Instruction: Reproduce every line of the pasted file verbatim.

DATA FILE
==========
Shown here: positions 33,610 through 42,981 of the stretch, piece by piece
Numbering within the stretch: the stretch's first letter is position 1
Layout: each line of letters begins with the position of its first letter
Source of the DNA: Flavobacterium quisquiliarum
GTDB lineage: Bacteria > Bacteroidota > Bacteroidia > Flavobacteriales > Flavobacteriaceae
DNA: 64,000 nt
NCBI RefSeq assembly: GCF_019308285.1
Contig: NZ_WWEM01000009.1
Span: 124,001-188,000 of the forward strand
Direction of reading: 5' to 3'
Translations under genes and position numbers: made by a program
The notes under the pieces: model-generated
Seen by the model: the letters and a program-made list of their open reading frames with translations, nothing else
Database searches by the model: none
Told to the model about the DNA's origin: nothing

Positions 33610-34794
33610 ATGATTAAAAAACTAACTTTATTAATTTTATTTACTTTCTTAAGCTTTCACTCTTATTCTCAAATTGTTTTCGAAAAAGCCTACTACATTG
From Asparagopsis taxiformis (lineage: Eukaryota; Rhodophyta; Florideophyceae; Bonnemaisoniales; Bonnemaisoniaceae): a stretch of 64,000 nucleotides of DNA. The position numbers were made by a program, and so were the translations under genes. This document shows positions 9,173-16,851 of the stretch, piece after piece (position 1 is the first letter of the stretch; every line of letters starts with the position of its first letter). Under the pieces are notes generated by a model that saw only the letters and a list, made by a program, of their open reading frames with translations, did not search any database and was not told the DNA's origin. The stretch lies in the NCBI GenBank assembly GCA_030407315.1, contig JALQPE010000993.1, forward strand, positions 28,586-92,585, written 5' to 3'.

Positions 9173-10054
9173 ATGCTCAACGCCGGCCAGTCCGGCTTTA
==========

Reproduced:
Shown here: positions 33,610 through 42,981 of the stretch, piece by piece
Numbering within the stretch: the stretch's first letter is position 1
Layout: each line of letters begins with the position of its first letter
Source of the DNA: Flavobacterium quisquiliarum
GTDB lineage: Bacteria > Bacteroidota > Bacteroidia > Flavobacteriales > Flavobacteriaceae
DNA: 64,000 nt
NCBI RefSeq assembly: GCF_019308285.1
Contig: NZ_WWEM01000009.1
Span: 124,001-188,000 of the forward strand
Direction of reading: 5' to 3'
Translations under genes and position numbers: made by a program
The notes under the pieces: model-generated
Seen by the model: the letters and a program-made list of their open reading frames with translations, nothing else
Database searches by the model: none
Told to the model about the DNA's origin: nothing

Positions 33610-34794
33610 ATGATTAAAAAACTAACTTTATTAATTTTATTTACTTTCTTAAGCTTTCACTCTTATTCTCAAATTGTTTTCGAAAAAGCCTACTACATTG
From Asparagopsis taxiformis (lineage: Eukaryota; Rhodophyta; Florideophyceae; Bonnemaisoniales; Bonnemaisoniaceae): a stretch of 64,000 nucleotides of DNA. The position numbers were made by a program, and so were the translations under genes. This document shows positions 9,173-16,851 of the stretch, piece after piece (position 1 is the first letter of the stretch; every line of letters starts with the position of its first letter). Under the pieces are notes generated by a model that saw only the letters and a list, made by a program, of their open reading frames with translations, did not search any database and was not told the DNA's origin. The stretch lies in the NCBI GenBank assembly GCA_030407315.1, contig JALQPE010000993.1, forward strand, positions 28,586-92,585, written 5' to 3'.

Positions 9173-10054
9173 ATGCTCAACGCCGGCCAGTCCGGCTTTA